Why Was Mayonnaise Such A Staple Of The Groovy Era?

Fads | September 9, 2019

Detail of something called the 'Welcome Home Salad' in an advertisement for Best Foods mayonnaise. Home chefs are advised to combine canned pear halves, grapes and cottage cheese -- then top with a dollop of mayonnaise. Source: (flickr.com)

In Cold War America, "mayonnaise on everything" was the rule. We've seen the t-shirts and memes that advocate "sriracha on everything" -- imagine that sort of ever-presence, but it's mayonnaise, and it's not a hipster trend, but a rule of thumb for decades. Mayonnaise on everything, mayonnaise in everything, everything plus mayonnaise, mayonnaisey things with a side of mayonnaise -- peruse old recipe cards or any copy of the Betty Crocker cookbook from the ‘60s and ‘70s and you get the idea that a recipe wasn't really a recipe if it didn't include mayonnaise.

Recipes back then called for heaps of olives, gelatin, and mayonnaise. Items like Eggs à la Goldenrod or Perfection Salad jump out as relics from another time, maybe even another universe - a place where it’s acceptable to put a cup of mayonnaise in a chocolate cake.

Today, these recipes have a definite ick-factor, but at the time they were a part of a culture that placed a thrift and resourcefulness above all else. They were atomic age dishes that came about in an era when Americans were putting World War II behind them and looking forward to the future. 

Depression era thinking never went away

Source: (pinterest.com)

It’s an understatement to say that there wasn’t a lot to go around during the Depression. Mothers had to feed sometimes large families with very little food, and they spread out their recipes anyway they could. Enter: Mayonnaise. Made mostly of eggs and oil, and aside from a slight tanginess, it’s hard to assign a flavor to the sauce.

Adding mayonnaise to a pasta salad or mincemeat helps spread the meal out for a large family, maybe even for a couple of days. The people starting families in the ‘50s and ‘60s were raised in the Depression, or at least by parents who survived the era, and they definitely had the sensibility to make food last for as long as possible drilled into them. They chewed every bite of food 80 times and used mayonnaise as the basis of a meal.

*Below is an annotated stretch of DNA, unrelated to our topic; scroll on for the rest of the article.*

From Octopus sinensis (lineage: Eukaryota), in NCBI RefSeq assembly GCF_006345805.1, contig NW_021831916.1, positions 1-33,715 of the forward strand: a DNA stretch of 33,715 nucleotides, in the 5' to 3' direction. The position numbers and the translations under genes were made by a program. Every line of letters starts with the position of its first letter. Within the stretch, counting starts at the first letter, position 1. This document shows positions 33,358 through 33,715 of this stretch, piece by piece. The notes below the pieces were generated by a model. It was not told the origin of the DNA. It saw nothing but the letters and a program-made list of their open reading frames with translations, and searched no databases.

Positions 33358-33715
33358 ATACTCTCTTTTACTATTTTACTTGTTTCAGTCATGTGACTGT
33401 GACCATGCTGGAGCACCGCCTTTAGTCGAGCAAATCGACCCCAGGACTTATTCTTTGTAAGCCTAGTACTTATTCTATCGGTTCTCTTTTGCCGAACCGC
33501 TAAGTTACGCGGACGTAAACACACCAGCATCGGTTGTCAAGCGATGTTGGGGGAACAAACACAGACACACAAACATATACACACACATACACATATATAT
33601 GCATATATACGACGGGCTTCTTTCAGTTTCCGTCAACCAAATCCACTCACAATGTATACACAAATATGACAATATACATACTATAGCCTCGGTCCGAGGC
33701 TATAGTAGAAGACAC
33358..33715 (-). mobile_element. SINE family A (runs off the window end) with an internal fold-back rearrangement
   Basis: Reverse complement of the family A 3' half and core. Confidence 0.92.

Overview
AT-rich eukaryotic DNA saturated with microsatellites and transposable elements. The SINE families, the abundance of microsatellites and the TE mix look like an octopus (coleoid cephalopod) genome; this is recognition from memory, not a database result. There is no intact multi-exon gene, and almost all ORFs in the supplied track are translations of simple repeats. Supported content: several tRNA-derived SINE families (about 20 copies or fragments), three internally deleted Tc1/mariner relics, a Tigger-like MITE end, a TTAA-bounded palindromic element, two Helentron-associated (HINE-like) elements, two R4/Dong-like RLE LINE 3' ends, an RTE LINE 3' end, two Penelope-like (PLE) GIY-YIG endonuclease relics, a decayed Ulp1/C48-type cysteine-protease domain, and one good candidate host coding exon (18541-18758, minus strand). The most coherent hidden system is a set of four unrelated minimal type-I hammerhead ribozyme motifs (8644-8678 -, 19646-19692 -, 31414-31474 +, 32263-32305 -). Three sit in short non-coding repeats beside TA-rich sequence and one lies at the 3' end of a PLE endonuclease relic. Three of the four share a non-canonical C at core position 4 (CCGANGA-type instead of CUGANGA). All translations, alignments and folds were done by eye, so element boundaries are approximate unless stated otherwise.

Mayonnaise forward recipes were about showing off in the atomic age

Source: (vintage recipe cards)

Mayonnaise wasn’t strictly used in depressing meals eaten by families with the dust bowl weighing heavy on their minds. Following the end of World War II families were once again able to spend money without feeling guilty. Rationing was over and people felt like it was time to celebrate. Many recipes, like the Fonduloha (pineapple, turkey, mayonnaise, curry, peanuts, coconut, and canned mandarins, put back into a pineapple shell), showed off the new American excess that our enemies in the Cold War could only dream about. America put its stamp on everything following the war, including party meals and goopy salads. For better or for worse, we made food that couldn’t come from anywhere else but the good ol' U.S. of A.

The era of civilized food ushered in mayonnaise and gelatin centric items